CVS Caremark Corp. president and chief executive officer Larry Merlo and Walgreen Co. president and CEO Greg Wasson were among 22 chief executives from across U.S. industry announcing the creation of the American Heart Association CEO Roundtable.

American Heart Association CEO Roundtable, AHA CEO Roundtable, Larry Merlo, CVS Caremark, Greg Wasson, Walgreen, workplace health programs, preventive care, wellness, cardiovascular health, Life's Simple 7, health screening, wellness services, heart-related death and illness, Henry Kravis, KKR, Terry Lundgren, Macy's, Nancy Brown

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CVS, Walgreens CEOs partake in workplace health initiative

July 8th, 2014

NEW YORK – CVS Caremark Corp. president and chief executive officer Larry Merlo and Walgreen Co. president and CEO Greg Wasson were among 22 chief executives from across U.S. industry announcing the creation of the American Heart Association CEO Roundtable.

The goal of the initiative, unveiled Tuesday, is to instill a workplace culture in which healthy choices are the default choices. As part of the announcement, the AHA also released results from a new Nielsen online survey among 2,004 employees[ showing that Americans overestimate their health, putting them at greater risk for heart disease and other serious illness.

Nielsen's poll revealed that 74% of employees report being in very good or good health, yet 42% have been diagnosed with a chronic condition, including high cholesterol or high blood pressure. The survey also showed that CEOs and senior leadership have a big impact when it comes to getting employees engaged in workplace health programs, opening up a big opportunity for the CEO Roundtable.

The members of the AHA CEO Roundtable aim to promote preventive care and focus on wellness in their organizations, helping the AHA meet its overarching goal of improving the cardiovascular health of all Americans by 20% by 2020.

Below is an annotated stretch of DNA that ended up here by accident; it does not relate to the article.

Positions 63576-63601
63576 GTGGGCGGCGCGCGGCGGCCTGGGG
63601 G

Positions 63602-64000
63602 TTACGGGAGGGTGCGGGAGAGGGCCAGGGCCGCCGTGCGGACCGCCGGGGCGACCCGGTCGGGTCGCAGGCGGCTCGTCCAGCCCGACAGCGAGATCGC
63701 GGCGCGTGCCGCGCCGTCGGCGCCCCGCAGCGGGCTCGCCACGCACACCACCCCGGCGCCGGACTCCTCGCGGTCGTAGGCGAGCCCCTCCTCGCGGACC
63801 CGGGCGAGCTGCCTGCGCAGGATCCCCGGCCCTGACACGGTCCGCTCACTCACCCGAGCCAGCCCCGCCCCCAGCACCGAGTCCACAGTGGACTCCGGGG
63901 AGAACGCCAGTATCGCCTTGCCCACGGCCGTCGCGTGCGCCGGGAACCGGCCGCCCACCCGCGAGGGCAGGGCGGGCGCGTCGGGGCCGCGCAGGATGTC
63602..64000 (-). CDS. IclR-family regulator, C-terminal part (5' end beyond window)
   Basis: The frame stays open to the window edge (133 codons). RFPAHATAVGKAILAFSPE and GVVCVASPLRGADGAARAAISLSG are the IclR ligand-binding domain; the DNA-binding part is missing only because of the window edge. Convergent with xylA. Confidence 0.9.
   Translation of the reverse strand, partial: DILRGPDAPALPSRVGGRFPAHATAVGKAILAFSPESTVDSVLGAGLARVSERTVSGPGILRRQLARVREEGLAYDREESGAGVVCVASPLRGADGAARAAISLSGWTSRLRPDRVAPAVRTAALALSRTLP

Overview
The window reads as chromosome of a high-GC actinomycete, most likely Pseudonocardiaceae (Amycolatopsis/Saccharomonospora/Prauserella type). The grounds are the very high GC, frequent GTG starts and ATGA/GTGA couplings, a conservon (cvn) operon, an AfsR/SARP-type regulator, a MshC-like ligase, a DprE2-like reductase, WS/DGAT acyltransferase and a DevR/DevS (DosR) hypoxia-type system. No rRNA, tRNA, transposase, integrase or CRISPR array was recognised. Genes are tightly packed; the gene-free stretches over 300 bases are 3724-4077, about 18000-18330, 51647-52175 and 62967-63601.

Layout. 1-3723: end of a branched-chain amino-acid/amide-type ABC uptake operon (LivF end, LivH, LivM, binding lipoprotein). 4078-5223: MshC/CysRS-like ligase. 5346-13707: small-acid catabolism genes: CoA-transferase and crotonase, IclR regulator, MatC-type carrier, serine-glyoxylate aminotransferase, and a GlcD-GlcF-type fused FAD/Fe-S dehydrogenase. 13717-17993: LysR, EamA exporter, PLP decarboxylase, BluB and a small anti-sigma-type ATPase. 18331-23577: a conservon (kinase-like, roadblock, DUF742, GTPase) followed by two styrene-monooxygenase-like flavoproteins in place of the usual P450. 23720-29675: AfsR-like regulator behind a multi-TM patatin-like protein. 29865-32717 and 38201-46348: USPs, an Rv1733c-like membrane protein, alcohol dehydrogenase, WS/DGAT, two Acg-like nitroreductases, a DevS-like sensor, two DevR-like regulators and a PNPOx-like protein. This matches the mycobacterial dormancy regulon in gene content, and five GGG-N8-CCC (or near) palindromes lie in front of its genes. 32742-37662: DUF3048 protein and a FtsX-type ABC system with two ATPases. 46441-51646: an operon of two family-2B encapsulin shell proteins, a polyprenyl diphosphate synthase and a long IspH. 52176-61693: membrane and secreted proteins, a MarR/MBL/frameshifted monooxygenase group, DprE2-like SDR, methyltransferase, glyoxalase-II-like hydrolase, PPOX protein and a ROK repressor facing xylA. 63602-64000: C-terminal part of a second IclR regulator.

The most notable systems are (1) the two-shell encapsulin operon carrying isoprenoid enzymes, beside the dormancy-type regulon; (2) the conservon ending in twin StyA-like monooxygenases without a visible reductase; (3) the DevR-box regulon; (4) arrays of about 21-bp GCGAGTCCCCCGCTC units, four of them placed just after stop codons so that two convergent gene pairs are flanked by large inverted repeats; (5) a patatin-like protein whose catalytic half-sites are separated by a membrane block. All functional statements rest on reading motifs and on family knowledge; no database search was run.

"The AHA CEO Roundtable is uniquely positioned to create real changes in health and wellness by engaging more than 2 million people where they spend most of their day — at work," roundtable co-chair Henry Kravis of KKR & Co. said in a statement. "We are taking what we know — from the CEO Roundtable companies, leading doctors and scientists, and this new data — and combining it with the expertise of the AHA to make a meaningful impact on our employees' health."

The roundtable seeks to improve health in part by encouraging employees to make simple behavior changes — such as being more active and monitoring blood pressure — to reduce their risk of heart disease and other chronic illnesses. Specifically, the initiative will focus on Life's Simple 7, an evidence-based common standard for employee health programs based on the seven simple steps identified by AHA to significantly improve health. Research shows that people who meet the criteria for three to four of Life's Simple 7 measures, such as being more active and monitoring blood pressure, cut their risk of heart-related death by more than half.

CVS Caremark said expects to reach more than 200,000 colleagues alone nationwide via the roundtable effort.

"At CVS Caremark, we want to ensure that our employees are as healthy as can be," Merlo stated. "We are excited to share ideas with the leaders participating in the Roundtable and to learn some best practices from them as well."